Title 42 is over, and in its place are more stringent applications of existing immigration law.
Overnight and into Friday after the policy expired, we have not seen the mass crossing expected at the southern border, but we do see confusion among the people now in the U.S.
A Brownsville, Texas bus station is a first stop for many asylum seekers who have just been released by federal immigration agents.
26-year-old Jose David Garcia knows the immigration laws have changed, making the process more difficult and the consequences for not following it more severe.
He's says he's lucky to have crossed before the expiration of Title 42.
"Now that I have arrived here I don't know how worried I should be since I don't understand the law yet," Garcia said.
As migrants cross in, border cities are way stations providing respite, shelter and then transport out to other cities in the United States.
"No chaos here," said Andrea Rudnik, with humanitarian aid group Team Brownsville. "No panic, just the will to do a good job of welcoming these folks and sending them on their way to sponsors and family members in other parts of the country."
"Our numbers went from 300 a day to about 800 to 1,000 a day," Rudnik said. "It just means we have to be on call constantly. We have to keep the supply chains going. For us it's volunteer led and volunteer supplied."
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Even if the needs are temporary, they still have a cost.
Brownsville's mayor tells us he's in constant contact with the federal government for financial assistance.
Depending on the situation the city may help pay busing out migrants. Otherwise family members send money for travel.
Asylum seekers typically get an immigration court date, but an overtaxed system means that the appointment could be a month away or two years from now.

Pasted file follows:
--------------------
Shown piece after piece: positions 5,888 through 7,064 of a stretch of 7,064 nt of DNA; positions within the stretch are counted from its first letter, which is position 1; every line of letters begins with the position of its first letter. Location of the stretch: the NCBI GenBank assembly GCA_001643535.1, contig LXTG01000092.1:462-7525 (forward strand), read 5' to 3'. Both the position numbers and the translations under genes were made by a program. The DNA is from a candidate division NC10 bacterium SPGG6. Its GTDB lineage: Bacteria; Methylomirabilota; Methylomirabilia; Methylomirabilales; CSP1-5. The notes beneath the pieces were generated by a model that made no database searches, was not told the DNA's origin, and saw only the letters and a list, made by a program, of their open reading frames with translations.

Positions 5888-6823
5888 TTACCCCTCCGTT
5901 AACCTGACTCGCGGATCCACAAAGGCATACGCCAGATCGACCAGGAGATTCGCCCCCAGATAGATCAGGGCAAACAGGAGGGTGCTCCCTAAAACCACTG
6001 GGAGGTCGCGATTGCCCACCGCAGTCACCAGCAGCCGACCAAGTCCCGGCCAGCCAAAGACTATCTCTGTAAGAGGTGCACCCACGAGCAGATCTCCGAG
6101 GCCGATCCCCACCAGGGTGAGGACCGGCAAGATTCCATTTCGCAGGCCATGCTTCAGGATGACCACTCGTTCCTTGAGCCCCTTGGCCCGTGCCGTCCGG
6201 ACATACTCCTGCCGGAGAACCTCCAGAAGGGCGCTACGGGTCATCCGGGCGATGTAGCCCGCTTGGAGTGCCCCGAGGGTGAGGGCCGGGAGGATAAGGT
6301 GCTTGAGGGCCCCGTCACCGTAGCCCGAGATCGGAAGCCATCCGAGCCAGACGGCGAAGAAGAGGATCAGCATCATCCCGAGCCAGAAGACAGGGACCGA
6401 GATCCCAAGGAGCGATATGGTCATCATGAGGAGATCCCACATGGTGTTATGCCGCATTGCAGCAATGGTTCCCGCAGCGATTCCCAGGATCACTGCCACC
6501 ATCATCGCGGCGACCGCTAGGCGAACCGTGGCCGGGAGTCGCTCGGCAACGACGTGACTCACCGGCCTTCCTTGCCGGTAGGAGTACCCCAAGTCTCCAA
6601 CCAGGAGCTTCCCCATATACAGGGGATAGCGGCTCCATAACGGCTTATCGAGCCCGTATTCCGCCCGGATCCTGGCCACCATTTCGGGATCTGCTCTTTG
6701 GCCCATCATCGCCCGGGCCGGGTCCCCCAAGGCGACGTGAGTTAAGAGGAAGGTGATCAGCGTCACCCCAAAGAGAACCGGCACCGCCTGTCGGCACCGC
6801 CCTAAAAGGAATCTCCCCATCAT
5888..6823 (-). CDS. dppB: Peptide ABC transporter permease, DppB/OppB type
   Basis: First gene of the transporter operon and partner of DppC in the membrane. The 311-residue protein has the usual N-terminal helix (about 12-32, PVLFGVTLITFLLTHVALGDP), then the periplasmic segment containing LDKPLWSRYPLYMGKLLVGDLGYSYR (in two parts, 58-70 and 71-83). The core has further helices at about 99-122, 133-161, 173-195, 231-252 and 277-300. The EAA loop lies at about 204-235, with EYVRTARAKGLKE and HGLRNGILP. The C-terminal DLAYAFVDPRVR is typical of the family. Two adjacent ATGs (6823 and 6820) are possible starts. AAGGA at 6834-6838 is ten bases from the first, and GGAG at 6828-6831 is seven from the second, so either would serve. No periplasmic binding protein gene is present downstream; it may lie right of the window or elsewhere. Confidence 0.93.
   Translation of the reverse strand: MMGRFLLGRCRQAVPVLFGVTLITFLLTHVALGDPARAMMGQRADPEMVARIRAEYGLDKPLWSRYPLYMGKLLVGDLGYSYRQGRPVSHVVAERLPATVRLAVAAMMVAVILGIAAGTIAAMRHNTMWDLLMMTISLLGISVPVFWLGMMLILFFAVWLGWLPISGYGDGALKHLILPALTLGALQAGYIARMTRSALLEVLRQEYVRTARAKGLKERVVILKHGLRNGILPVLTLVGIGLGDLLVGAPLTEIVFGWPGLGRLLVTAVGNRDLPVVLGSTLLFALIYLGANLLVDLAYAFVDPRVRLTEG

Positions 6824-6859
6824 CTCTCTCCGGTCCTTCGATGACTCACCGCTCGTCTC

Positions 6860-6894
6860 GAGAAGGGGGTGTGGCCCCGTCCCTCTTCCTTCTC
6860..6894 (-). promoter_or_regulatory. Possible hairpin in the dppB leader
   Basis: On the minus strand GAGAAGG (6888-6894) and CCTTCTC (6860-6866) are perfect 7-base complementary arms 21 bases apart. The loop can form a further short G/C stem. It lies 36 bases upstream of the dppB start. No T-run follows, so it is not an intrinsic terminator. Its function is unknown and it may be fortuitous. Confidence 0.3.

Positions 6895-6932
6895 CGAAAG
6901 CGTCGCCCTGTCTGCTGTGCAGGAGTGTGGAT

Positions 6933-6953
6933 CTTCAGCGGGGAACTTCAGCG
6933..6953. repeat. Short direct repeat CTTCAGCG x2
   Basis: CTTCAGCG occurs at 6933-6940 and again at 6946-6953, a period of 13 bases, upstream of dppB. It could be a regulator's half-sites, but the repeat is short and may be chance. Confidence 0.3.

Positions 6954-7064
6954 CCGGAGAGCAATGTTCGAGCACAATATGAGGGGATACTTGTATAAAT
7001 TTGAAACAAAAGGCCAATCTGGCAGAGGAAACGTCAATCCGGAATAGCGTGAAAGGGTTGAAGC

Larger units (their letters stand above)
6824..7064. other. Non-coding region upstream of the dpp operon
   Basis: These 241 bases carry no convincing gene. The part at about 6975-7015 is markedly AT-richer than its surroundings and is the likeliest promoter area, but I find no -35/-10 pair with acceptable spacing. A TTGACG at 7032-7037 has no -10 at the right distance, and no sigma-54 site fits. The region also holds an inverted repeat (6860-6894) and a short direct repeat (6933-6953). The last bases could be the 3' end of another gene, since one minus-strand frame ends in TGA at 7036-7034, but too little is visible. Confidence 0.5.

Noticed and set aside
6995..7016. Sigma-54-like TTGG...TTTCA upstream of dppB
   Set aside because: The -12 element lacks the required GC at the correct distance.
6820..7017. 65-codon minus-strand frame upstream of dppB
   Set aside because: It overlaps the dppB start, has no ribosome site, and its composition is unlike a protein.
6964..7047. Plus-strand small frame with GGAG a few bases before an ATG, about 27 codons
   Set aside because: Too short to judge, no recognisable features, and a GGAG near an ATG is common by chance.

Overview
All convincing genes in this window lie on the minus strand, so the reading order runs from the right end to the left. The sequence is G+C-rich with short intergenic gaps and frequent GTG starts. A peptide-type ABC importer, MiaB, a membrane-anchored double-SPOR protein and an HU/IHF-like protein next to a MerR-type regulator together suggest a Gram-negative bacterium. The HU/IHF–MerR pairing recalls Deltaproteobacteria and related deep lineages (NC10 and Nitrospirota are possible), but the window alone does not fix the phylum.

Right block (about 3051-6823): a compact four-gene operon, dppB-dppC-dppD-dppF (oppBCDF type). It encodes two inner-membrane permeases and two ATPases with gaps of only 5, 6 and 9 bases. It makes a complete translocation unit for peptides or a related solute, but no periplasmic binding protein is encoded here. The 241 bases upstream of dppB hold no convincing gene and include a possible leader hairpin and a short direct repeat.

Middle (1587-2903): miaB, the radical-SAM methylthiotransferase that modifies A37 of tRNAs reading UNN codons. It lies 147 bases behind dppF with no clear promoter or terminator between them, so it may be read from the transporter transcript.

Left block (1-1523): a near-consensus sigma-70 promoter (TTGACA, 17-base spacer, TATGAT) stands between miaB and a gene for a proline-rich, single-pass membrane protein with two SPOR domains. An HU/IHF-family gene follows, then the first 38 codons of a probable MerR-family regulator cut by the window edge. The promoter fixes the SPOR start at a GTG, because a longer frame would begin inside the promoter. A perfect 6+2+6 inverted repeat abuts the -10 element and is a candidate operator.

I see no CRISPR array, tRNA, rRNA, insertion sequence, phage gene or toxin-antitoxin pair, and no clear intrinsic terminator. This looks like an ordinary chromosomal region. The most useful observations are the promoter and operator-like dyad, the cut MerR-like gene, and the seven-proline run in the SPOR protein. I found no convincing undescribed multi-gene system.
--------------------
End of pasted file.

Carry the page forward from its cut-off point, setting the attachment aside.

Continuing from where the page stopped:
"The system is clogged," said Jaime Diez, an immigration attorney. "Right now there's two million people in removal proceedings and those are mostly people here in the United States. The system only has so many judges, the system is clogged."
Migrants flocked to Diez when they learned he was an attorney, asking questions and looking for answers.
"One of them told his family was separated that one of them was in Mexico and was not allowed to cross," Diez said. "They also need to address that one and they need to do it right, because in immigration you usually get one chance to do it right."
for now, it's calm. The question is, will migrants waiting in dangerous Mexican border towns be patient enough to pursue legal pathways into the United States, or will they cross the river again?
Biden administration officials say they were satisfied with the how the first day went, but Hoemland Security Secretary Alejandro Mayorkas is again asking for help from Congress, for funding and to fix what he calls a broken immigration system.
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